New York Mills Regional Cultural Center helps sponsor Whiskey Creek Film Festival
The New York Mills Regional Cultural Center is continuing to foster the growth of arts, entertainment, and community this upcoming week. The Cultural Center is one of many sponsors who are bringing the 5th Annual Whiskey Creek Film Festival to life.
The New York Mills Regional Cultural Center was thanked by event organizers, as the Center serves as the Festival's fiscal agent and makes it possible for the Center's executive director, Jamie Robertson, to be involved in the event.
Several films will run throughout the festival, including Winter's Bone, winner of Best Picture and Best Screenplay awards at the 2010 Sundance Film Festival. The film also won audience awards from the Boston Film Festival and San Francisco Film Festival.
Winter's Bone was praised by The New Yorker as "a work of art that grabs hold and won't let go." Rolling Stone magazine wrote of the film as, "Remarkable! Unforgettable! It means to shake you, and it does."
Also featured during the festival are such films as Cyrus: "a recently divorced guy meets the woman of his dreams - then he meets her son" (Rated R). Another film, Babies, "might restore your faith in our perplexing, peculiar and stubbornly lovable species" (Rated PG).
Joan Rivers: A Piece of Work celebrates the comedienne's life and career as she turns seventy-five years old. "Joan Rivers is a comic force of nature, and this no-bull documentary offers a profanely hilarious peek into the 75th year of her life, on the road and off. Fasten your seat belts," wrote Peter Travers of Rolling Stone magazine. (Rated R).
Festival organizers said that The Kids are All Right was "the most talked-about movie at the 2010 Sundance Film Festival, and the winner of the Teddy Award for Best Feature Film at the 2010 Berlin International Film Festival."
The Kids are All Right was written by Lisa Cholodenko and written in collaboration with Stuart Blumberg. "Two children who are conceived by artificial insemination bring their birth father into their life," write the festival organizers.
A.O. Scott of The New York Times calls the film Around a Small Mountain "as transporting and graceful as a ride in a balloon." The film, directed by Jacques Rivertte brings forth "lost love, chance encounters and the transformative power of art".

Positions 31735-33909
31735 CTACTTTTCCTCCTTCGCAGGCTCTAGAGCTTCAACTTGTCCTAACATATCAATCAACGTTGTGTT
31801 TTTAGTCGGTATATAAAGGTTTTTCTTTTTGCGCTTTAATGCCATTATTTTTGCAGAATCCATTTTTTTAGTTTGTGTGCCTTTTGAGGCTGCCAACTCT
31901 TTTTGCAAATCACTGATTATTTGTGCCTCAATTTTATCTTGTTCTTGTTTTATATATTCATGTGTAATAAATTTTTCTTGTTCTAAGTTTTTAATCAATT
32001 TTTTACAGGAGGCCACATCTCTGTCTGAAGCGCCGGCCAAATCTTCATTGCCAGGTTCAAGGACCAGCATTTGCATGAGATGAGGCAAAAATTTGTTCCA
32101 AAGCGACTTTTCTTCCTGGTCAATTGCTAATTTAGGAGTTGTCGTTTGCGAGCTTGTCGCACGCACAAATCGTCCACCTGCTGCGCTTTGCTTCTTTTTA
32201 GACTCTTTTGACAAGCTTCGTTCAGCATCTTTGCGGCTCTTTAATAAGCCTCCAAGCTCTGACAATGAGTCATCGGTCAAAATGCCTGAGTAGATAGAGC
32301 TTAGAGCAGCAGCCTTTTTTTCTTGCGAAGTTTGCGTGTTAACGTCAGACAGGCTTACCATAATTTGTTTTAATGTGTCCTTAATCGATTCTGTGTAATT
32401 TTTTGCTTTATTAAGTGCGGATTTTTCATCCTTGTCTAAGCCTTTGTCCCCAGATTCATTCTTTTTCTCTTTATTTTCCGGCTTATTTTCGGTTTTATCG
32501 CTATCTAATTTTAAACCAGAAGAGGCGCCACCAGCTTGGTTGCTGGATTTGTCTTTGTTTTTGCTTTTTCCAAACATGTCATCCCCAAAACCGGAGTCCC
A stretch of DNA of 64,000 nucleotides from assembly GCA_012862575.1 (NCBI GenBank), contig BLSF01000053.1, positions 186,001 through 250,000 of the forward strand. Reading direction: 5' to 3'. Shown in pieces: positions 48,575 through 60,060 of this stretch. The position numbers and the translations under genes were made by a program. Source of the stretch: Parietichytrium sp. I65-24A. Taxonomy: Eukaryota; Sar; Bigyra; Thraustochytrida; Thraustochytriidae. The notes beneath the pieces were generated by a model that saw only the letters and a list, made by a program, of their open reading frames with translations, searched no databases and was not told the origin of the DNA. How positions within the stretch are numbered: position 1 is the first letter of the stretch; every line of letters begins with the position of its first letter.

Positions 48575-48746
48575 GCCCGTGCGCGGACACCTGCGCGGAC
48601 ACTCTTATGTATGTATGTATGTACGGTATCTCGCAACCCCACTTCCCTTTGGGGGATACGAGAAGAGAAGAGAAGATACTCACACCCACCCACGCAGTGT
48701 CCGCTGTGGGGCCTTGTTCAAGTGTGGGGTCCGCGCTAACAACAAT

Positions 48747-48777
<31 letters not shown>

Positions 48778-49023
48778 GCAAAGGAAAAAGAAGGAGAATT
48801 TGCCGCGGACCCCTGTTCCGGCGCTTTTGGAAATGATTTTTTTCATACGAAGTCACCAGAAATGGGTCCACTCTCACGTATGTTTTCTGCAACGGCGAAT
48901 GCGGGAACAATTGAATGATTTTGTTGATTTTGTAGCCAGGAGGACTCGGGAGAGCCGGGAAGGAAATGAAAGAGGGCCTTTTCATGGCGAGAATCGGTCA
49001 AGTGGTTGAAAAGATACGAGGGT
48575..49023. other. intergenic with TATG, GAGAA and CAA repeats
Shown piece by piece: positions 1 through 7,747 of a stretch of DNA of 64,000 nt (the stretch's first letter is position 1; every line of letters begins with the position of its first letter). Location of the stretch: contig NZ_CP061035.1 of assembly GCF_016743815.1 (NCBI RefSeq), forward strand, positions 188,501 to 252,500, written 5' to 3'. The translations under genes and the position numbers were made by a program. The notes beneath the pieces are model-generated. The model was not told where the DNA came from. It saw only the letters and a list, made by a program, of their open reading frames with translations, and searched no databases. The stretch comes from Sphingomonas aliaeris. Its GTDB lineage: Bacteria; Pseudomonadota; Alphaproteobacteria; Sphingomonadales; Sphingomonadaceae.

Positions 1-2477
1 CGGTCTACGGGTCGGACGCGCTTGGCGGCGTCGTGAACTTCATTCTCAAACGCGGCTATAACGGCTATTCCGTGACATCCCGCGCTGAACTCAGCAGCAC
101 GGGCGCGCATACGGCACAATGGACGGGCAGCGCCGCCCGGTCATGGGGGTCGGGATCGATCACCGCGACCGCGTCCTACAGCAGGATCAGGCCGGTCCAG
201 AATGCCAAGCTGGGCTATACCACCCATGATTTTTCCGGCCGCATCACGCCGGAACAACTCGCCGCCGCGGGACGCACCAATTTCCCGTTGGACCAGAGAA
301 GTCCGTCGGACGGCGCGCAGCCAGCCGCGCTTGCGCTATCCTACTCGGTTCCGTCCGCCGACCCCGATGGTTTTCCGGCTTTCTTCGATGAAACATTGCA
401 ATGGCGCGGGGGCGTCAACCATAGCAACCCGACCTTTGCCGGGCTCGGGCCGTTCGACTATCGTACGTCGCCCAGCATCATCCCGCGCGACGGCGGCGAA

Free screenings of How to Train Your Dragon, a 3-D film, will be held on Friday, September 10, at 5 p.m., and 1 p.m. on Saturday, September 11 and Sunday, September 12. Anne Horowitz of the New York Post says that the children in the film "teach the adult Vikings peaceful coexistence with dragons." After the main character, Hiccup, can't bring himself to kill a dragon he captured, he sets it free.
Admission to one film is $6.50 for adults, $5.50 for seniors, and $4.50 for youths. A six-film festival pass is $30. Tickets are available at the Cozy Theatre box office, An Open Book (Wadena), and the New York Mills Regional Cultural Center.
The festival was funded, in part, by Legacy funding, money allocated to preserve Minnesota's arts and cultural heritage.
Other sponsors include Arvig Communication Systems, the Minnesota State Arts Board, First National Bank in Wadena, Ameriprise Financial: Craig and Associates, Wadena State Bank, An Open Book, and Cozy Theatre.
The festival also thanked the 5 Wings Arts Council, the Minnesota State Arts Board, the Minnesota State Legislature, and "the citizens of Minnesota who have provided major funding for the Festival."
Festival organizers also thanked David Quincer, owner of the Cozy Theatre, for hosting the event. Board members Don Garey, Mary Harrison, Sally Robertson, and John Husband were also thanked.
Organizers also spread thanks to "the fine patrons of the festival who continue to support fine film art in rural Minnesota."